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The World’s Wit and Humor: An Encyclopedia in 15 Volumes. 1906.

Edward Waterman Townsend (1855–1942)

Chimmie and the Duchess Marry

From “Chimmie Fadden”

“LONG time since ye seen me? Cert. Don’t ye know de reason? Why, I was married. Sure! I knowed ye’d die when I tole ye. Yes, it was de Duchess; I guess ye knowed dat. Well, lemme tell ye. It was de corkin’est weddin’ dere ever was, wid such mugs as me an’ de Duchess doin’ de principal event er de evenin’.

“Say, I never taut dere was so much flim-flam ’bout gettin’ ready to be married. I near got de rattles oncet, an’ was goin’ t’ make de gran’ sneak; but I took a brace, ’cause I was t’inkin’ dat if I snook dat it would queer Miss Fannie’s game, an’ I wouldn’t queer Miss Fannie’s game if I had t’ set up a funeral ’stid er a weddin’.

“Well, de fust fake wot paralized me was de Duchess sayin’ dere must be wot she called a marriage contract. Say, it was worse dan gettin’ outter jail on bail. I guess wese wouldn’t be married yet if it wasn’t fer Mr. Burton, wot’s Miss Fannie’s felly. ’E an’ Miss Fannie, dey was bote near crazy ’bout our weddin’, an’ was fussin’ ’bout it more dan dey is ’bout deir own.

“Well, Mr. Burton ’e sent fer me an’ tells me t’ come t’ ’is chambers. ’E says t’ me, says ’e, ‘Chames,’ ’e says, ‘come dis evenin’ t’ me chambers. I calls me ’partments me chambers fer dis ’casion only,’ says ’e, givin’ me de wink, ‘’cause dis is a legal matter, an’ in de ten years I’ve been ’mitted t’ de bar,’ says ’e, ‘dis is de fust time I ever had a case.’

“Dose was ’is very words, wot’s de way ’e talks when ’e is jollyin’, which ’e mostly is.

“So dat night I chases meself t’ ’is rooms, an’ say, ye otter see dem t’ings ’e’s got. It’s worse dan dat artis’ mug’s studio wot I was tellin’ ye of. Dere was pelts an’ hides an’ skins an’ furs an’ guns an’ swords an’ boxin’-gloves an’ dinky pipes, wot dey smokes in schools in for’n parts where Mr. Burton was, an’ steins an’ pictures, an’ more t’ings dan dere is in a store.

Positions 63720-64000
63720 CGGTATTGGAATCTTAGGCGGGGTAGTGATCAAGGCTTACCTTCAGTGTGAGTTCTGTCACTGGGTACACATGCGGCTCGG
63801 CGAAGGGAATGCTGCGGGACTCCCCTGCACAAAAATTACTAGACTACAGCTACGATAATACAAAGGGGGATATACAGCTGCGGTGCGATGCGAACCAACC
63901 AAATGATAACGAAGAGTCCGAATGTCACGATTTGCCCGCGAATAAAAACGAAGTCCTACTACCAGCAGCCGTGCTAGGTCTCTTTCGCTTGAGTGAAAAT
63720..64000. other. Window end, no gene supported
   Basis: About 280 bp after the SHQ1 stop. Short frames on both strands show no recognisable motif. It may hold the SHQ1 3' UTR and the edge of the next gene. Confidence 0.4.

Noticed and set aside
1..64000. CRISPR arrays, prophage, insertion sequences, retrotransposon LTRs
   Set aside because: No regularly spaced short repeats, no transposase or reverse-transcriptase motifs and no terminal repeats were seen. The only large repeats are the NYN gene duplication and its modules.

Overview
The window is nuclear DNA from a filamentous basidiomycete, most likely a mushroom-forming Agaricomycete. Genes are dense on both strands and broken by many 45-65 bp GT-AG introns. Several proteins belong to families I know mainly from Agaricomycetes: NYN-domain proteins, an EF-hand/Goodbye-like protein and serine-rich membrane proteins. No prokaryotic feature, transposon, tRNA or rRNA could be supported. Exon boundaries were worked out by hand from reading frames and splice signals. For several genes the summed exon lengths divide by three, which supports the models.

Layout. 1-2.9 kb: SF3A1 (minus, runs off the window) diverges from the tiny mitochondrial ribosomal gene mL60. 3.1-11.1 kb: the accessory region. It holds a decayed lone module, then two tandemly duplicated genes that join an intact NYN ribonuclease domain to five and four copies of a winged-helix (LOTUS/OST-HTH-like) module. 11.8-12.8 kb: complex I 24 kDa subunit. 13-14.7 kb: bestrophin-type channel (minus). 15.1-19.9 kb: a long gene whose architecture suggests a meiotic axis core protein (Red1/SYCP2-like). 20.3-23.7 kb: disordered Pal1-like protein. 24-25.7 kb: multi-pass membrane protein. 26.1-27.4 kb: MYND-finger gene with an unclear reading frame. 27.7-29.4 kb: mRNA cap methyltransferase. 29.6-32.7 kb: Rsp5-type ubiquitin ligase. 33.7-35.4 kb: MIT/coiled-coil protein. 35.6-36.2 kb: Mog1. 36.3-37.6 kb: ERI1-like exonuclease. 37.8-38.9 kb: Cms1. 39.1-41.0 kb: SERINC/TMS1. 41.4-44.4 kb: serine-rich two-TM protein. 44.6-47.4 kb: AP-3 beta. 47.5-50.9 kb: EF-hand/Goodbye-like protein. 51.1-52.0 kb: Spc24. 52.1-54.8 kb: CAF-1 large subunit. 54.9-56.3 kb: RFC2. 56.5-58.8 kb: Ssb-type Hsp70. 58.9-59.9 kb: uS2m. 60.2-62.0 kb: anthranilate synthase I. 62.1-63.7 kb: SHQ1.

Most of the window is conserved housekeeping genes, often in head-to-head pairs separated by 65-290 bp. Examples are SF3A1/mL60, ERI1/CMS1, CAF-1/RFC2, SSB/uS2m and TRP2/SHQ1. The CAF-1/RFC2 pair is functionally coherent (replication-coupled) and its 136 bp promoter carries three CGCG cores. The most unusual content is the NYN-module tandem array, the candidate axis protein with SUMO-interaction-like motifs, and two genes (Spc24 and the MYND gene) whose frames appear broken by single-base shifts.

“‘Well,’ ’e says t’ me, perlite as a actor, says ’e, ‘Mr. Fadden,’ ’e says, ‘dis evenin’ youse is me client, an’ not Miss Fannie’s footman, which ’fords me de op’tunity of offerin’ ye a glass er whisky an’ water an’ a cigarette, which I am tole is de first t’ing t’ do in beginnin’ de practise er de law. Havin’ somewhat neglected me practise, I may be permitted t’ offer ye two glasses er whisky an’ water if youse is so disposed,’ says he.

“Say, did ye ever hear such langwudge like dat? Ain’t ’e a chim-dandy?

“Den ’e goes on an’ gives me a long song an’ dance ’bout as how Hortense, wot’s de Duchess, bein’ French, she has dinky notions ’bout marriage contracts, an’ as how ’e is ’er lawyer as well as mine. Says ’e: ‘Bein’ de lawyer fer bote sides in a case is not ’cordin’ t’ de strick rules er practise,’ ’e says, ‘but a strugglin’ young bar’ester like me,’ says ’e, givin’ me de wink, ‘must be permitted t’ cut bait while de sun shines.’

“Say, did ye ever hear such a jollier like ’im? ’E’s up t’ de limit. Sure! I t’ink ’e was havin’ fun wid himself as well as jollyin’ me.

“Den he says: ‘Hortense comes t’ ye wid one t’ousan’ dollars. Do ye raise de ante, or do ye only see it an’ call de loidy?’

“Say, den I was dead paralized. I taut de Duchess was makin’ a farmer of me. I felt like a quitter. Sure! I says t’ ’im, says I, ‘Wot t’ell!’ says I, like dat, I says: ‘Wot t’ell!’ ’cause I couldn’t say nottin’ else. ‘Wot t’ell!’ See? Den I scraped tru me pockets, an’ all I could cough up was sixty-five cents.

“Mr. Burton looked at it, an’ all of a suddint he jumped up an’ went in anodder room. ’E must have had a fit in dere, er somet’n’, from de noises. When ’e comes back ’e had on a dinky white wig wid a tail t’ it an’ a blue bag in ’is hand wid papers in it. ’E was as sober as a Judge in de Tombs, when he says: ‘Our case is not so bad as it looks. In fact, I would not just say it is a case of wot t’ell. Youse have never drawed no wages from Miss Fannie,’ ’e says.

“‘No,’ I says. ‘She gives me room, me grub, an’ me close. Ain’t dat enough?’ says I.

“‘She t’inks not,’ says ’e, ‘an’ wid ’er help at figurin’, in which I never took no prize,’ ’e says, ‘I find dat dere is one hundred an’ fifty dollars wages comin’ to ye which she ’as saved for ye.’